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Murine Cytomegalovirus m142 and m143 Are both Required To Block Protein Kinase R-Mediated Shutdown of Protein Synthesis

  • Ralitsa S. Valchanova
  • Marcus Picard-Maureau
  • Matthias Budt
  • Wolfram Brune
American Society for Microbiology
Publication Date
Oct 01, 2006
  • Biology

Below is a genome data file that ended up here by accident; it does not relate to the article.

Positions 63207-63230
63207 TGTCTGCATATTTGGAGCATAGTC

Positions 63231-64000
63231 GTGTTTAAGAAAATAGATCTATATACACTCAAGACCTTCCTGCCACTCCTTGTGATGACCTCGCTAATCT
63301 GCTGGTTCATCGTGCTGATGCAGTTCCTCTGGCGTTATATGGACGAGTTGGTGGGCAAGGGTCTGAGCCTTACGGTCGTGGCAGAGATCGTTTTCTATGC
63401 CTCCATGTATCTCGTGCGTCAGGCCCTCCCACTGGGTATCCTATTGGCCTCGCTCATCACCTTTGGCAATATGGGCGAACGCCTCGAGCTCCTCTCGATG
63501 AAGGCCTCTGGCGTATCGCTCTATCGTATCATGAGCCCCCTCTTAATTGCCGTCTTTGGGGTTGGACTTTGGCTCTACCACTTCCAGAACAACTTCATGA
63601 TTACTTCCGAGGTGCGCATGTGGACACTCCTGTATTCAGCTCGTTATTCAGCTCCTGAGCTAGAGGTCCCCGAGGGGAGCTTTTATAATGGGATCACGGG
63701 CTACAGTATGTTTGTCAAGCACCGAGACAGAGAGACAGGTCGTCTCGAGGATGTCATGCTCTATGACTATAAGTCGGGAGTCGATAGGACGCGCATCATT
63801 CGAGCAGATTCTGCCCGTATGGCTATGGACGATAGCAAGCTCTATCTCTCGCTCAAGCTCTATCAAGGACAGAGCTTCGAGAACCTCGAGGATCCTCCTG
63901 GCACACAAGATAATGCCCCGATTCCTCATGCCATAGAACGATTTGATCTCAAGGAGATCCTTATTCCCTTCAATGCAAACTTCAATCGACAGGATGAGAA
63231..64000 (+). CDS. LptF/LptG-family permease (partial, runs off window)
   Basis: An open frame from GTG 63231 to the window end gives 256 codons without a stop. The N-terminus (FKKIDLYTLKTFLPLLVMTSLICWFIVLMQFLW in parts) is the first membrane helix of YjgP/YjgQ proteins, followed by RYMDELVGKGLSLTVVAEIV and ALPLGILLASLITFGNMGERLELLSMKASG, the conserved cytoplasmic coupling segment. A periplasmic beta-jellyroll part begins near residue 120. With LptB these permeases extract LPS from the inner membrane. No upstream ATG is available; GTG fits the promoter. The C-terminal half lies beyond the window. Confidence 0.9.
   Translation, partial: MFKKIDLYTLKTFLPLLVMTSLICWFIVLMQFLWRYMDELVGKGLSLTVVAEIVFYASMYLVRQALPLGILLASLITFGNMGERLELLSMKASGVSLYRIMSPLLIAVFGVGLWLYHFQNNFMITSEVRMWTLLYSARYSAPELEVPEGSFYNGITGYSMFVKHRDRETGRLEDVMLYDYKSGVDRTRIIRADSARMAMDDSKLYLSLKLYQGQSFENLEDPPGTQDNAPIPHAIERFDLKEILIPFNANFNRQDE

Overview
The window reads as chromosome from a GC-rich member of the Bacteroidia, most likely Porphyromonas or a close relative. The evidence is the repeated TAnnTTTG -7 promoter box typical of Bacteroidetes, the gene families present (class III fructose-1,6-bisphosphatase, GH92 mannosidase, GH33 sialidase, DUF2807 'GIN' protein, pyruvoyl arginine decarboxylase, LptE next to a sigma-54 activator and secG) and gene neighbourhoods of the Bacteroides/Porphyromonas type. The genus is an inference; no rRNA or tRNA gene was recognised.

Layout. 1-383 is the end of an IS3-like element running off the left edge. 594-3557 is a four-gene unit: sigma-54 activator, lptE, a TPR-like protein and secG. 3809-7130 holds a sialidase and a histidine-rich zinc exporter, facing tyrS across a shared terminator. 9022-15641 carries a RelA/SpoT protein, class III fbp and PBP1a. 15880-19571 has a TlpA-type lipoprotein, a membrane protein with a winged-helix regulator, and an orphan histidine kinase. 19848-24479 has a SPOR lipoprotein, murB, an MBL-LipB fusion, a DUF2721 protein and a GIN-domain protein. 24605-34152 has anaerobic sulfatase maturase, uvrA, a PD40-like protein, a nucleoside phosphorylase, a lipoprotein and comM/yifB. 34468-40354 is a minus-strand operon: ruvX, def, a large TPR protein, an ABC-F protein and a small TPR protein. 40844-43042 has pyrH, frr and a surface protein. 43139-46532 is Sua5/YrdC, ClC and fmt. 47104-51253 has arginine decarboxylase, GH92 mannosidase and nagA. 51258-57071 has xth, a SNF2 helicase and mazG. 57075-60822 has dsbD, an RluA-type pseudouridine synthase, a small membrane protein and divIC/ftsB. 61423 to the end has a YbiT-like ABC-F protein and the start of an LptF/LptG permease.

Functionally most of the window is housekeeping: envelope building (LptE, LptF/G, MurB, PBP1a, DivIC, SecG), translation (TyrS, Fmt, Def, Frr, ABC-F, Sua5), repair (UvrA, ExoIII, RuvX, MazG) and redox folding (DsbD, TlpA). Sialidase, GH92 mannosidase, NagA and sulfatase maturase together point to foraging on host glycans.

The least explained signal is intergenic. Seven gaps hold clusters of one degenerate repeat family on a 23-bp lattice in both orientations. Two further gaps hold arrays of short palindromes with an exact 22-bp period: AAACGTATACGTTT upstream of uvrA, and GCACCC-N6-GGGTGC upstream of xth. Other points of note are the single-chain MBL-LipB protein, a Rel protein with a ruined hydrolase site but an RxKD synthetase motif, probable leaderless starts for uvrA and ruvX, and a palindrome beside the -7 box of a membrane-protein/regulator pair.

Cytomegaloviruses carry the US22 family of genes, which have common sequence motifs but diverse functions. Only two of the 12 US22 family genes of murine cytomegalovirus (MCMV) are essential for virus replication, but their functions have remained unknown. In the present study, we deleted the essential US22 family genes, m142 and m143, from the MCMV genome and propagated the mutant viruses on complementing cells. The m142 and the m143 deletion mutants were both unable to replicate in noncomplementing cells at low and high multiplicities of infection. In cells infected with the deletion mutants, viral immediate-early and early proteins were expressed, but viral DNA replication and synthesis of the late-gene product glycoprotein B were inhibited, even though mRNAs of late genes were present. Global protein synthesis was impaired in these cells, which correlated with phosphorylation of the double-stranded RNA-dependent protein kinase R (PKR) and its target protein, the eukaryotic translation initiation factor 2α, suggesting that m142 and m143 are necessary to block the PKR-mediated shutdown of protein synthesis. Replication of the m142 and m143 knockout mutants was partially restored by expression of the human cytomegalovirus TRS1 gene, a known double-stranded-RNA-binding protein that inhibits PKR activation. These results indicate that m142 and m143 are both required for inhibition of the PKR-mediated host antiviral response.


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